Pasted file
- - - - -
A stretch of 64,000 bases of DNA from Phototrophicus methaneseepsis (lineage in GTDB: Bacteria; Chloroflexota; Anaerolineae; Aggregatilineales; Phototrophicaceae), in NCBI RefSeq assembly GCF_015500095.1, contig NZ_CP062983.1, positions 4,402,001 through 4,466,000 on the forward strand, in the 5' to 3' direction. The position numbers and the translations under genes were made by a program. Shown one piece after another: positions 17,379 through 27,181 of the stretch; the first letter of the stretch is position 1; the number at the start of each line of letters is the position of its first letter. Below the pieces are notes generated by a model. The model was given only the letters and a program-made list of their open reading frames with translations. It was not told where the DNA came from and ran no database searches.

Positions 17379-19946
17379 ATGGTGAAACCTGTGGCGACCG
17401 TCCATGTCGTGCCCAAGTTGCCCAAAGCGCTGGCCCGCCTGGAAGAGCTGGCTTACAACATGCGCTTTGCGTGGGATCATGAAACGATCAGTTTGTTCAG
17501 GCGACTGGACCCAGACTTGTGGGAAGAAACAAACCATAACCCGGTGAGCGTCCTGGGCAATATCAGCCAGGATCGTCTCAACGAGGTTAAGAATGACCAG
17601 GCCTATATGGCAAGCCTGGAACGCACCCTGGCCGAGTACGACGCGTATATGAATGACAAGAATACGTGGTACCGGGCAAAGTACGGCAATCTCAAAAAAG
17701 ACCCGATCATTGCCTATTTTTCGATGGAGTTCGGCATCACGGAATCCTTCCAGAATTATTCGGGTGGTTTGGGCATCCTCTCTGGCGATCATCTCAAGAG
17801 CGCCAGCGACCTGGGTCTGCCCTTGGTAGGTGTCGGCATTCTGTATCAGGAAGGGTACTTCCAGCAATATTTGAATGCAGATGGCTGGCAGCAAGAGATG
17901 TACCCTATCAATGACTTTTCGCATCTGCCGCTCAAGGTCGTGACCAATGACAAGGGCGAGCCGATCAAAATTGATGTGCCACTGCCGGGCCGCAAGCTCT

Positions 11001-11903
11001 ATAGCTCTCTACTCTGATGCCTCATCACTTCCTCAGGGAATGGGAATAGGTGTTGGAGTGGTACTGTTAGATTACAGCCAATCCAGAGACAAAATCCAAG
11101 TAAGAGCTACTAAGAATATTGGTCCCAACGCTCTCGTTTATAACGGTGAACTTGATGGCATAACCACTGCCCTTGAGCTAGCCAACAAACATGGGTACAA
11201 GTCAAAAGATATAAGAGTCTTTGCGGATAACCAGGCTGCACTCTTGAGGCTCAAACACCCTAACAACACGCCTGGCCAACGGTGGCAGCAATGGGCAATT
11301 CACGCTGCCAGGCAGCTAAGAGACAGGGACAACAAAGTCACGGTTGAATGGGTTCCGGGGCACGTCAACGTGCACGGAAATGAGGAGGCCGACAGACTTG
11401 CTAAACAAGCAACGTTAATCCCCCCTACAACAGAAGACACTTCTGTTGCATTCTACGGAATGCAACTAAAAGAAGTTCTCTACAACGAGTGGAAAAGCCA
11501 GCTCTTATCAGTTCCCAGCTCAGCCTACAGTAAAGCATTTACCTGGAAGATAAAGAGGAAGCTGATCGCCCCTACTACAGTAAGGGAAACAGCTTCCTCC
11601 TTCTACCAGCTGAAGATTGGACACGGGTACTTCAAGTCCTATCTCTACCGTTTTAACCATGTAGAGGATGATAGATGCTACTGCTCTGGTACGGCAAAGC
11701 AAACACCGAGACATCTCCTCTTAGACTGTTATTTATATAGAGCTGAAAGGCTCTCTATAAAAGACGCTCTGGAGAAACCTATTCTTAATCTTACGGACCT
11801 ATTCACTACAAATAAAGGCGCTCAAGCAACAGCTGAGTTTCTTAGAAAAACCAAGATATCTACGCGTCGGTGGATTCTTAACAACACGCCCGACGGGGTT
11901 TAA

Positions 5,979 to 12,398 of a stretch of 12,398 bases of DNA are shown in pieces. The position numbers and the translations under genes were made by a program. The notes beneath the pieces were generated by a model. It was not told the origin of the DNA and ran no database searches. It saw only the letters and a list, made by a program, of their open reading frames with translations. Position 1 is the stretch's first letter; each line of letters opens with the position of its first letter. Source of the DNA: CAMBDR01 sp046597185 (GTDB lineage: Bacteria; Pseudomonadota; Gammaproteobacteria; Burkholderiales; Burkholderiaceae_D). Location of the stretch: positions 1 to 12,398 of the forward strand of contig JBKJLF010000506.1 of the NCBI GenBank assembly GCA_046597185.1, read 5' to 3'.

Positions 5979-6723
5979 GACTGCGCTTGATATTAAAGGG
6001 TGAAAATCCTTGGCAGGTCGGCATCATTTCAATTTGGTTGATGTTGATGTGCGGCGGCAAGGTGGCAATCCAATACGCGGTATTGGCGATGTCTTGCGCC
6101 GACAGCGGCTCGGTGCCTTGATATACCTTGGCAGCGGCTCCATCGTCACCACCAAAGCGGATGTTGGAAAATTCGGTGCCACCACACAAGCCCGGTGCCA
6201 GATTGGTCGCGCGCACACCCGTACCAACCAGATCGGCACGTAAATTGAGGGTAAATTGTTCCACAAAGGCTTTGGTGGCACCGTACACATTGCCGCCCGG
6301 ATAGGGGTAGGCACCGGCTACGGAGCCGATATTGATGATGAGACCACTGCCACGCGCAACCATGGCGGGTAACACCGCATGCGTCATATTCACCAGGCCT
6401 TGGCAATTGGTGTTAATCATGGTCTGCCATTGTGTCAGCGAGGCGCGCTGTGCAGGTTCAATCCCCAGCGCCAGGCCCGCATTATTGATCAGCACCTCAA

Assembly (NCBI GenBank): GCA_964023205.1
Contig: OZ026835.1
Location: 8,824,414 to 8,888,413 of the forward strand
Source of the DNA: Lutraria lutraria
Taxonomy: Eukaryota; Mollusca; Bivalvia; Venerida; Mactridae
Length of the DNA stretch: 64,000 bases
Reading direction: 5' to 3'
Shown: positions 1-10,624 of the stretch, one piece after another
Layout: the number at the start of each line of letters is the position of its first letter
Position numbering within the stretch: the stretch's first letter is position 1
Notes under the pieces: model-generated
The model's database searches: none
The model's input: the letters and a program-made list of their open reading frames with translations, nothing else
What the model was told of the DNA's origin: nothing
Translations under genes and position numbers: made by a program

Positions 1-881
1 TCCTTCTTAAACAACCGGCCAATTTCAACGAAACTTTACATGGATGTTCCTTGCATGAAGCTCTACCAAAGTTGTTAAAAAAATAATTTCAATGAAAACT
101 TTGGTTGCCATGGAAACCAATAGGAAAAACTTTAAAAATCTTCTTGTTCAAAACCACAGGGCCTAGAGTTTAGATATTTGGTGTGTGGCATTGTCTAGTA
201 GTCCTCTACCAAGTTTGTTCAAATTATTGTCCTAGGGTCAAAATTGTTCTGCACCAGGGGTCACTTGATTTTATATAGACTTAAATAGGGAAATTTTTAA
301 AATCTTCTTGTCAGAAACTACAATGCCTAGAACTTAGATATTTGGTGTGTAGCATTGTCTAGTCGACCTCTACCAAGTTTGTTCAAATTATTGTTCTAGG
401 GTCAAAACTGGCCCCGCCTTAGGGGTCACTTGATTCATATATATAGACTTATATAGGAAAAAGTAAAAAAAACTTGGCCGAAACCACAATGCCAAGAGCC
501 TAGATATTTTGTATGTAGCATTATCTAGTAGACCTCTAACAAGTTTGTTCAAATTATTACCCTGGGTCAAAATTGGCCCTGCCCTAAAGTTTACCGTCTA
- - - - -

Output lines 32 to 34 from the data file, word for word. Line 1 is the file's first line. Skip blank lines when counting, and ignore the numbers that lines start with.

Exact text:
Source of the DNA: Lutraria lutraria
Taxonomy: Eukaryota; Mollusca; Bivalvia; Venerida; Mactridae
Length of the DNA stretch: 64,000 bases